I was 17 the first time I fell in love. There had been boys before, mostly over-heated heavy petting, but nothing close to love. I gave everything I had, physically and emotionally, to him and consequently my orbit shifted temporarily.
For the time that we were together, I felt alone unless he was beside me, unusual for a girl who had previously been surrounded by friends. But I became superior, removed, because at the young age of 17 I had found what others spent their whole life looking for.
Predictably, the relationship fell apart. As is the way when one is completely invested, I fell apart with it. My insecurities were masked by jealousy and his inability to ever actually treat me with the respect I deserved resulted is a disastrous break-up. The kind that hangs on for months, through me sobbing on the phone and just when you think that this time it might be over, you end up in bed together only to start the process all over again.
To say that I was heart-broken would be an understatement – I was shaken to my very core. Here I had offered myself so completely only to be rejected again and again and again.
High school ended and we went our separate ways, finally. I spent a lot of that summer alone. Rehashing it all, crying hot tears into my pillow. How could he not love me? How could I not be enough?
Eventually, I concluded that I would never love again (it sounds rash now, but at the time it was the only logical conclusion for an emotionally distraught 18 year old). I decided that if I were to ever settle (and that’s what it would be, settling) with someone, there was no way that they could ever know my whole self. I had been irreparably broken, and no one that met me from that point on would ever fully understand who I had been before. All that was left was a fragment of a picture.
Time passed and wounds healed. There was a sprinkling of flings, one boy who seemed special and a handful of hungover mornings spent wondering just what I had been thinking. And then, one night, there was a house party. Eyes locked across the room and the rest, as they say, is history.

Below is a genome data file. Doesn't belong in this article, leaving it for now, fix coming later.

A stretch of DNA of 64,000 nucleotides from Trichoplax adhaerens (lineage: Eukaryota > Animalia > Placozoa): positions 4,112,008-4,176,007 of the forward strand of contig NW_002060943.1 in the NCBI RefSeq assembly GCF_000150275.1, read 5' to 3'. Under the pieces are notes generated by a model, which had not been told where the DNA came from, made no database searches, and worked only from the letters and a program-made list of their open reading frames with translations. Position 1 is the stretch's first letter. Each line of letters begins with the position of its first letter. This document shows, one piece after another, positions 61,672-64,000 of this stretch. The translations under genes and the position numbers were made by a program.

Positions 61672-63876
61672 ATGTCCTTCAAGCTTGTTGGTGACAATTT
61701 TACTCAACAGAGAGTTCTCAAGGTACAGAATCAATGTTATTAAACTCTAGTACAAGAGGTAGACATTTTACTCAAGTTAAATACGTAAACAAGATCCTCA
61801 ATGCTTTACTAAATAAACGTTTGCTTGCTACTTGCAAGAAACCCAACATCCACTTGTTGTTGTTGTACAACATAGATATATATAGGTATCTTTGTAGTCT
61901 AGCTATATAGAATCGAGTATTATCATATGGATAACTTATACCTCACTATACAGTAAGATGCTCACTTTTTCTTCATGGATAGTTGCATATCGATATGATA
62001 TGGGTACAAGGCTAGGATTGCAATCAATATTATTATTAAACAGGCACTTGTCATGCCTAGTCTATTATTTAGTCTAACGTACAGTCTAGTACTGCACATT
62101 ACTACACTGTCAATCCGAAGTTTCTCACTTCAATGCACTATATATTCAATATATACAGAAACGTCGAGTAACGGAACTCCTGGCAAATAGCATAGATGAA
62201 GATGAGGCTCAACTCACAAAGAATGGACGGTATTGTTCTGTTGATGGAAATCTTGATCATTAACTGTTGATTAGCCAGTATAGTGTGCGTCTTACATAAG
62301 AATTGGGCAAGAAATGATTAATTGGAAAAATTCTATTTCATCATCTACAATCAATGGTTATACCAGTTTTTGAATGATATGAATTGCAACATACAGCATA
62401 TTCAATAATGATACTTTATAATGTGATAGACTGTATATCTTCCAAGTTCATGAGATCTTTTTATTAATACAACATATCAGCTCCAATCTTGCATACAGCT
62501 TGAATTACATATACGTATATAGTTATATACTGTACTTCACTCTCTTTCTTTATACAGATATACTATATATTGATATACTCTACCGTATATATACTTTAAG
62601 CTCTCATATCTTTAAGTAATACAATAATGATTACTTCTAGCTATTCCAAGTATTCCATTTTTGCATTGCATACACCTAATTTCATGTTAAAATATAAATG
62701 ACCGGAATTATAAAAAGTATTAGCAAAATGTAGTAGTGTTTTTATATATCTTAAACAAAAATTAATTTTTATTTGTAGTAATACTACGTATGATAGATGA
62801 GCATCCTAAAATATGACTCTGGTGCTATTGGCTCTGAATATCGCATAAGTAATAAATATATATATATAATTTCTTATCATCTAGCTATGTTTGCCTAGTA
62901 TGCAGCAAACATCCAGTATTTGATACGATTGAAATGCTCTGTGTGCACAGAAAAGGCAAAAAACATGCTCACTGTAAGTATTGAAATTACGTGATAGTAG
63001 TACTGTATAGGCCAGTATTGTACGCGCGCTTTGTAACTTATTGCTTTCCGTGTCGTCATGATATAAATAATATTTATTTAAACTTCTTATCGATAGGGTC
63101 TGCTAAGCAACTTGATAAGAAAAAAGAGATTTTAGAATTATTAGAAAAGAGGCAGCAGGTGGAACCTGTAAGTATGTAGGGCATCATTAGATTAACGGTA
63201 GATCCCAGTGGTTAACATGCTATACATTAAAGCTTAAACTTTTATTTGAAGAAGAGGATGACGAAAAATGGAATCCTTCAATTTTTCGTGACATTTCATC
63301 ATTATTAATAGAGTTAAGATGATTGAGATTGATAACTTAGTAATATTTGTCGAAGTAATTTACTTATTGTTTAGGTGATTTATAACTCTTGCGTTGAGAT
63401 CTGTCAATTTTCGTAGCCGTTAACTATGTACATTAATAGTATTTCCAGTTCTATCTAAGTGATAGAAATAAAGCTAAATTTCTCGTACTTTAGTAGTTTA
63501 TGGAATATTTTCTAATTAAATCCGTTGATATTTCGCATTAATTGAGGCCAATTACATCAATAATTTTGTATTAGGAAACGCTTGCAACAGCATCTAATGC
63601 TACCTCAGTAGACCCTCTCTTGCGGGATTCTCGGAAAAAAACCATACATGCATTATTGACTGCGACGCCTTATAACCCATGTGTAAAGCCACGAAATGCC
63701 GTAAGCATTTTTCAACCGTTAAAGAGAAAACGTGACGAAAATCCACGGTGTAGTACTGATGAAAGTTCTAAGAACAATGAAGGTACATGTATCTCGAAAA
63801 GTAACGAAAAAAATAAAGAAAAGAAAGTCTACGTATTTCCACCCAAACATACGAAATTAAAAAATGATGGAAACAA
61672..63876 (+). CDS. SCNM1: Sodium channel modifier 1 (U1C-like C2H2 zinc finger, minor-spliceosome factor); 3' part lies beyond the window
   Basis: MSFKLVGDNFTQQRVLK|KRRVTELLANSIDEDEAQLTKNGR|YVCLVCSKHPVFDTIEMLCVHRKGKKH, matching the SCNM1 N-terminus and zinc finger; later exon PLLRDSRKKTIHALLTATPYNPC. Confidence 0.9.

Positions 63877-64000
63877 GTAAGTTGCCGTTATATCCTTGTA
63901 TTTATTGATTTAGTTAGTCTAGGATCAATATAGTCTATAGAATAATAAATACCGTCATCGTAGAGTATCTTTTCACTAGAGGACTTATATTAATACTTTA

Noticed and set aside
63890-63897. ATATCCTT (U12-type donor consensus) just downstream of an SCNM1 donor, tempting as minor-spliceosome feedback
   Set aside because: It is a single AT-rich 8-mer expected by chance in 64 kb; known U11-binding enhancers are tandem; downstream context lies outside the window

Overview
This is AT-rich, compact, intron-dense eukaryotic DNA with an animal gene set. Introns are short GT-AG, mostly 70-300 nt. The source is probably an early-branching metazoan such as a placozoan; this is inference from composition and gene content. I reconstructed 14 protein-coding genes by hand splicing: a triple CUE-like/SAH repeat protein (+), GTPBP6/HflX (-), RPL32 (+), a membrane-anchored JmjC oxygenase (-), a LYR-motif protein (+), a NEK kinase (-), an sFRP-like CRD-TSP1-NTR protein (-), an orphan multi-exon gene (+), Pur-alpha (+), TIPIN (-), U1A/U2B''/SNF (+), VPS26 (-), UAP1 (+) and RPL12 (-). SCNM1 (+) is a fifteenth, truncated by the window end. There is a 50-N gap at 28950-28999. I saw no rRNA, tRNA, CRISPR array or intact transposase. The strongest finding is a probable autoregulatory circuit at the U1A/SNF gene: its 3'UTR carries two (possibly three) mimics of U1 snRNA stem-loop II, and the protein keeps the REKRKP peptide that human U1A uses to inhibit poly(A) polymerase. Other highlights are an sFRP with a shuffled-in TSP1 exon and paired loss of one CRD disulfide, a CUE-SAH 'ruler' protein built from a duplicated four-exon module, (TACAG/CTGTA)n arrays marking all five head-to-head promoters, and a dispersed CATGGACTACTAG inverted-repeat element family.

As my relationship with Steve unfolded into more than a fling and then more than a short-term commitment, as we really began to know each other, my deepest fears were assuaged. Here I was, somehow – without me noticing it – completely healed from my previous heartache. And here was Steve, brutally honest and upfront, ready to give me all that I asked and more. I learned, slowly, to let go of the ghosts, to let go of the past.
More than 10 years after my first true heartbreak, I stand here. Strong, proud, loved. I am the woman I used to dream about becoming. And I see that a relationship doesn’t need to begin when you are innocent to be pure.
Everyone has a history, and while obviously, Steve’s isn’t one I care to reminisce about, we’ve been open and honest with each other. The honesty built trust, and the trust built love and the love grows, still.
Steve wasn’t in my life when I was a nerdy girl in jr. high, and he didn’t know me the summer I cried hot tears into my pillow and he didn’t see me through most of my university years, partying too hard and searching for something that wasn’t to be found. Just as I didn’t know him. But what I didn’t see then, what I didn’t understand is that just because someone wasn’t around at a specific time or for a specific event doesn’t meant that they can never know your true self. It doesn’t mean that a pure, innocent love can’t grow.
We can look at ourselves in two ways: as irreparably broken, or as beautiful beyond measure.
Our life is cyclical, from the planet’s orbit to the wind that lifts the ocean, molecule by molecule into the sky only to release that water back to us when the sky is full. These cycles, this pattern, this is what provides us the opportunity to heal ourselves.
We suffer loss and heartache and yet, there is no choice but to move forward. We bruise and heal and bruise again. We take medicine to make us happy and then stop taking medicine so that we can be happy. But through it all, we remain. Sometimes alone, but life is ever changing, always evolving.
The strength of the human spirit can withstand such heavy burdens, it astounds me. I have been blessed with a life of “happily ever after’s” and because of that perhaps the extent of my strength has not been tested.
I thought that all I would have to offer would be fragments, but maybe that is all any of us are. Fragments. These pieces, some large, some very small are placed together on a larger canvas. And there they make the most beautiful of windows.